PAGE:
Figure 2-1. Ventro stock price, 7/29/99–12/7/01.

How did this happen? How was Ventro allowed to raise all this money, only to see it disappear? Did Perry lack experienced advisors? It wouldn't seem so. Brook Byers, who is the managing director at Kleiner Perkins Caufield and Byers, one of our nation's most experienced and successful venture capital firms, served as a director on Ventro's board, and as its chairman. Jon Callaghan has served on the board for years while a general partner at CMGI Ventures.

Today Ventro is holding on despite the fact that its stock is now listed at about $.30 per share. Perry himself, however, has been left in a most serious situation. Near the height of the company's share price he had exercised some options, buying shares of his company's stock at a price much lower than the price in the public market. Expecting the stock to go higher, Perry did not sell the shares but put them in his personal portfolio. When the stock price started to fall, he held on to his shares to demonstrate his confidence in its ultimate rebound to his investors. But by a quirk of American tax law, the Internal Revenue Service assessed him a tax on the difference between what he'd paid for the shares and their price in the public market on the day he'd purchased them (a so-called phantom gain). The amount of his tax liability was some $50 million—although he had never received a penny by selling any of the shares he'd purchased. Nor was there any escape for him via personal bankruptcy—bankruptcy does not discharge a debt to IRS.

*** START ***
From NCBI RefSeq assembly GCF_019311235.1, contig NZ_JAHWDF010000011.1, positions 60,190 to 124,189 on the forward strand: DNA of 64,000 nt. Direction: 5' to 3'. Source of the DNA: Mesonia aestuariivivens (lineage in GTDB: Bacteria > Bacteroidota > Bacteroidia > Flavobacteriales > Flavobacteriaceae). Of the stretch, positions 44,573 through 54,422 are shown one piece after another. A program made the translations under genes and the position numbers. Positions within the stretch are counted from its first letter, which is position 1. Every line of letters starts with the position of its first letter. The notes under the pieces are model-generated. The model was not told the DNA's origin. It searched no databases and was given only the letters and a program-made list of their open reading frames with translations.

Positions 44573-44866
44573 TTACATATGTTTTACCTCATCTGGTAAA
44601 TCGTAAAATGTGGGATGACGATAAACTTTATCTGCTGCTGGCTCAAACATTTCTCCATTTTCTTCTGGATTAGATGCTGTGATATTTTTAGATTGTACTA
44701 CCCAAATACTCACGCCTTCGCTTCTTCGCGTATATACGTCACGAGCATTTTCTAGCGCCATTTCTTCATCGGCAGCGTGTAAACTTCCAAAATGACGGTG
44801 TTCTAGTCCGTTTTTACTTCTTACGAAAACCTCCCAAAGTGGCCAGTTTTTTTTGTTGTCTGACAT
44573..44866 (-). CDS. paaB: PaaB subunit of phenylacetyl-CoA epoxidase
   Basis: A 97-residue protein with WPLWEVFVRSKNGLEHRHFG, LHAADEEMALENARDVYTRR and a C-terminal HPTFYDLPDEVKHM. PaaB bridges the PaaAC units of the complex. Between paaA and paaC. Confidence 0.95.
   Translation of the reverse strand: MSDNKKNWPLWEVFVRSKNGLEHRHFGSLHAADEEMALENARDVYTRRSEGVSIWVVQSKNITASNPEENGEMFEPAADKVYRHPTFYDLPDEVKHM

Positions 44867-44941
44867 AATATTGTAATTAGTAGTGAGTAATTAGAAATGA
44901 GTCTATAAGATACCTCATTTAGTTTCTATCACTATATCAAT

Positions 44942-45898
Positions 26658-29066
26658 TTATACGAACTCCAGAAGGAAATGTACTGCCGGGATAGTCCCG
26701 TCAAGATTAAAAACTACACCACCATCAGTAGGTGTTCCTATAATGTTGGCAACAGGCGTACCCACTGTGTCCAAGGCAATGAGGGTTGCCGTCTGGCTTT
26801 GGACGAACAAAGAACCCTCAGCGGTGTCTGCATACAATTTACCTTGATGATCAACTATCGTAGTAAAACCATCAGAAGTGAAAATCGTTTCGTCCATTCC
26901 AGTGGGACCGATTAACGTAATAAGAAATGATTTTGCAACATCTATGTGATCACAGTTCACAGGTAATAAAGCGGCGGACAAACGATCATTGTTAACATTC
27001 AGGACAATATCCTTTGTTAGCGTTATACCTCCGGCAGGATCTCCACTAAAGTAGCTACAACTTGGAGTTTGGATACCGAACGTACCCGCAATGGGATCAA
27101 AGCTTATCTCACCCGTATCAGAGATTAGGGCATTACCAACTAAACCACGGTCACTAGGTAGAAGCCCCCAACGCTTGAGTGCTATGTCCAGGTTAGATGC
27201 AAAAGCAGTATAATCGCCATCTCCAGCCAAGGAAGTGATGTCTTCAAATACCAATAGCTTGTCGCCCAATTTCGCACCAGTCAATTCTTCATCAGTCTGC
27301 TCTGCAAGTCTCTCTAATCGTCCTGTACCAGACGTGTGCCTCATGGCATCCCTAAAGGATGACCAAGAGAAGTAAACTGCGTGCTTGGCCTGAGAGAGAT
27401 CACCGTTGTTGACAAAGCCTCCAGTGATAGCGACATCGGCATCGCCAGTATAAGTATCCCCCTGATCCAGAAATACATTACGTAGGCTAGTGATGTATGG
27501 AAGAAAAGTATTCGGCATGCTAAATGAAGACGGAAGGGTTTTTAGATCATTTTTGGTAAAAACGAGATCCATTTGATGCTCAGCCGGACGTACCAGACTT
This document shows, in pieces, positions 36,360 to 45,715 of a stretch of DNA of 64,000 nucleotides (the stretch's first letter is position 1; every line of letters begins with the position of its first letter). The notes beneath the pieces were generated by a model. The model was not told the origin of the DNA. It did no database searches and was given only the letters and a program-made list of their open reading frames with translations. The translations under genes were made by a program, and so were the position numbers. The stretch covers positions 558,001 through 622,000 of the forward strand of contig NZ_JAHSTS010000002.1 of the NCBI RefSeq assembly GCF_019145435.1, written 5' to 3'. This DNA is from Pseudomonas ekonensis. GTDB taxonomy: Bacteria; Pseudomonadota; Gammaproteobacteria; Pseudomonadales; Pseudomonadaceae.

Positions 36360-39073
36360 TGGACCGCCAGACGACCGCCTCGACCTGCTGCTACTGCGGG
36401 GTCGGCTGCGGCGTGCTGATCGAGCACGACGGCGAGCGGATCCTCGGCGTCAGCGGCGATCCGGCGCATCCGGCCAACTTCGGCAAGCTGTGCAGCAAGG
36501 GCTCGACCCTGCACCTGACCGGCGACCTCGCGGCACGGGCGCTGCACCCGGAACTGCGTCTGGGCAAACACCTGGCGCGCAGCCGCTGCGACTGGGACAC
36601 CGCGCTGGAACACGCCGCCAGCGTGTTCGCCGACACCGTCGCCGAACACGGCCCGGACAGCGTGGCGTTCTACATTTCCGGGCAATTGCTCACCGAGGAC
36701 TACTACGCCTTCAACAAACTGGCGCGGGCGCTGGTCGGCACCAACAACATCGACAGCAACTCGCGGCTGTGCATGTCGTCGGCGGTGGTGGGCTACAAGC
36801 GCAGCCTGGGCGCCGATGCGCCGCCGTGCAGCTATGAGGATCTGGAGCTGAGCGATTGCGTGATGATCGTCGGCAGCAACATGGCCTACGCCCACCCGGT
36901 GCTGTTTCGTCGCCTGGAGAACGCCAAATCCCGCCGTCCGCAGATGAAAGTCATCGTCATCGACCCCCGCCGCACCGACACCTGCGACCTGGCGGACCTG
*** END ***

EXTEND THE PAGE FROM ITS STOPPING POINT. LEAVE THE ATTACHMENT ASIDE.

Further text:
Ventro struggles along today, still losing money and abandoned by its erstwhile supporters on Wall Street. A company that had in February 2000 been valued by investors at some $8 billion, was worth only a few million little more than a year later. A young entrepreneur who had been in February 2000 a very wealthy man was, a year later, so far in debt to Uncle Sam that never again could he reasonably hope to have any financial security.